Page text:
I asked Ruby if she was trying to reach everyone with her ideas and understanding about the brain, mental health and well-being, considering that there are numerous differing interpretations depending on the culture you’re born into.

“I couldn’t say what goes on in Africa, but you know you have to stick with your speciality, this (her work) is just in the West. It’s a whole different thing but I don’t really talk about mental health, I’m talking about how your brain works and that’s international. The book isn’t about mental health and how we deal with it, and stigmas, that’s not what it’s about it…really it’s about how you think which I think is the most interesting game on earth.”

We had an interesting contrast in views here because Ruby and I both have master’s degrees in psychology-oriented subjects, hers in mindfulness-based cognitive therapy, and mine in the psychology of mental health. Therefore, her focus is very much on getting to the bones of what happens when we think and feel, and what mindfulness actually looks like on a neurological level, whereas my training has been almost the opposite, in that clinically-speaking we work malady-backwards, so understanding the mind by getting to grips with the effects of mental ill-health.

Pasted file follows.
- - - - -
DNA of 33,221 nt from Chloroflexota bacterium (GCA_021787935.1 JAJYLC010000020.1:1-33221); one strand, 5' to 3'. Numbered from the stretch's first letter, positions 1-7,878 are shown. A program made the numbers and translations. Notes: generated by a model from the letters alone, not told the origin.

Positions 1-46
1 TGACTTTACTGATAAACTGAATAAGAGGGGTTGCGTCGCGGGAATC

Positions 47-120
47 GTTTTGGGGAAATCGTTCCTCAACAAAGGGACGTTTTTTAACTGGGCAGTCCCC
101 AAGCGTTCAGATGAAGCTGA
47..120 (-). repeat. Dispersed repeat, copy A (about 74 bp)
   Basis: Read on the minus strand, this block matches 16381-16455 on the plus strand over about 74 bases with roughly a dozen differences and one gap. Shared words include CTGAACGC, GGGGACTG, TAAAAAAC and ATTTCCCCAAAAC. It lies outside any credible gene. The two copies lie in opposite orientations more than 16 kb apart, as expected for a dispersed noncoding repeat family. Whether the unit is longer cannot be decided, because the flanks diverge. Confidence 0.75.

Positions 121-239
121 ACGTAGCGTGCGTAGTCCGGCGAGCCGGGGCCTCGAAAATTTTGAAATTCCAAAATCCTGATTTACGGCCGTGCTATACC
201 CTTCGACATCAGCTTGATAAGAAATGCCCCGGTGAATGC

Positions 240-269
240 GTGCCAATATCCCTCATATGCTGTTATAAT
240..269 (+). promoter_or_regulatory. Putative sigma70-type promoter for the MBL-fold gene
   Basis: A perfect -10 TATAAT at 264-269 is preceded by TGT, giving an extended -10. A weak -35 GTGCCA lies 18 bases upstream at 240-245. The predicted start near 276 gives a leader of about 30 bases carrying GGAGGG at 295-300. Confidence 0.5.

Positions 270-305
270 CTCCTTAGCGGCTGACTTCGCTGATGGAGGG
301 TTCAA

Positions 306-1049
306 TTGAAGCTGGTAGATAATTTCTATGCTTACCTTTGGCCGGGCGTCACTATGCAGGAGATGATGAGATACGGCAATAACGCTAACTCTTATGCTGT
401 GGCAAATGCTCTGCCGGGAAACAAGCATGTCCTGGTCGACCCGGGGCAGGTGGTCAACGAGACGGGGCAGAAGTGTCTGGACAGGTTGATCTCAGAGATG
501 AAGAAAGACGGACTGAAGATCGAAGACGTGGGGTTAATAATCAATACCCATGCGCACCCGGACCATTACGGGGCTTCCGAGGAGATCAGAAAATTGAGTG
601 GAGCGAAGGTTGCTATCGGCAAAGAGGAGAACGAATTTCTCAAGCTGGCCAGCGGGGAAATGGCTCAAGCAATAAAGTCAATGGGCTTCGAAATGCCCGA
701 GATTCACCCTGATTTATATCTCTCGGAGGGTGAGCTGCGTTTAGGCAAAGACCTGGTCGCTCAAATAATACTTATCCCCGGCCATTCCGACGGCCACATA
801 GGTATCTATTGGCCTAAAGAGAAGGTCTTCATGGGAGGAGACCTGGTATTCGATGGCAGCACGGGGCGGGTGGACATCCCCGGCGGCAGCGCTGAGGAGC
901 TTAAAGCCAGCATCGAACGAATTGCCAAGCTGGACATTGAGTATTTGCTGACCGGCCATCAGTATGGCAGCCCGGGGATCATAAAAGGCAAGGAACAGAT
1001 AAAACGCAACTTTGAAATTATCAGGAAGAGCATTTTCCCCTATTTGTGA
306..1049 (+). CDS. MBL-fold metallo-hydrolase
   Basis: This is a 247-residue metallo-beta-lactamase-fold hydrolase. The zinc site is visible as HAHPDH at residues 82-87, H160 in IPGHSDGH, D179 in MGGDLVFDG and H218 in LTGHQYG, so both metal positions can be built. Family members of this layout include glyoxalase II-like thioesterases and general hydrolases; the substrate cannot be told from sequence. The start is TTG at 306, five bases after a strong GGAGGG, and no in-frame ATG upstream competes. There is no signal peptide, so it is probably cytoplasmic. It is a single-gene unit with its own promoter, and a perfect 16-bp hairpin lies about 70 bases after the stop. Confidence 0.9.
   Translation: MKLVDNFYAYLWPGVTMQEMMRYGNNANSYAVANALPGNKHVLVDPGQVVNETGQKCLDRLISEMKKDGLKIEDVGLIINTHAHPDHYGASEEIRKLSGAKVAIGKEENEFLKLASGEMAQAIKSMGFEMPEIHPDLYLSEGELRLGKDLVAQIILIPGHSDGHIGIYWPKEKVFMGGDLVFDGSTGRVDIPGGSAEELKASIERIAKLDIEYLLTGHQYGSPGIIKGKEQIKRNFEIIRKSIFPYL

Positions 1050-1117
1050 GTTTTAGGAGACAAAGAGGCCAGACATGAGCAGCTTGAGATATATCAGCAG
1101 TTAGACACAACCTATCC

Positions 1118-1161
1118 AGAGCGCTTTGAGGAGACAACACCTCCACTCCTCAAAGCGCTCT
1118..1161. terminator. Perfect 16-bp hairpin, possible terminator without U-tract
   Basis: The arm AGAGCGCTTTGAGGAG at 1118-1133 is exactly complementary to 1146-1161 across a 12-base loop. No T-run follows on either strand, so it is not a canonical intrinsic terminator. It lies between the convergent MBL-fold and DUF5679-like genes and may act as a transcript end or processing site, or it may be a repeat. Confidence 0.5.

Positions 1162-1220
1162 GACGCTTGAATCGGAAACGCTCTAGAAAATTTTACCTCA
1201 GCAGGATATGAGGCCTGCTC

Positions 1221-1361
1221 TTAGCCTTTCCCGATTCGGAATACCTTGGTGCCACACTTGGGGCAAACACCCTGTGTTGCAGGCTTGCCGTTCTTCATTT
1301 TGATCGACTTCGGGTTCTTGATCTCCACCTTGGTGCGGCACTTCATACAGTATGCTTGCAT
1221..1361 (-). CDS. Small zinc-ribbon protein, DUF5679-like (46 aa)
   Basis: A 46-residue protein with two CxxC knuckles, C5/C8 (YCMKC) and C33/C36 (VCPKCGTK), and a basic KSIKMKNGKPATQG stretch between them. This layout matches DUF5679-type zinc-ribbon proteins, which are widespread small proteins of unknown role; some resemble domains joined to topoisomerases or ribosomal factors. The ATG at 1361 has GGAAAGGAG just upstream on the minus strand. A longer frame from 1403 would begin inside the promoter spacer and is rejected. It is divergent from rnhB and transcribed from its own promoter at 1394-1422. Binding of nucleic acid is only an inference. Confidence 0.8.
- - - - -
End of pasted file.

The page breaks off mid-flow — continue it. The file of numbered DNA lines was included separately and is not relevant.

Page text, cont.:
From Ruby’s view, she very much sees mental health in-line with physical health in that you can either have it or not, but when talking from that perspective you have to be specific, or at least try to be.

Bringing the conversation to a close I probe Ruby for her view on what was likely to be the future for our brains, evolutionarily speaking:

“If we wanna be able to navigate technology we’re going to have to use a different part of our brain so we know not to get addicted, but that I want to look into it. But it’ll have to come from us, because technology is going to accelerate so it’s no good just going ‘oh well it’s a disgrace’, we’re going to have to do something. Not a bad thing, just training your brain to know when to shut down.”

How to Be Human is at the Alhambra Bradford on 14th November. I recommend you get your tickets quick before I buy them all for my brain-nerd friends!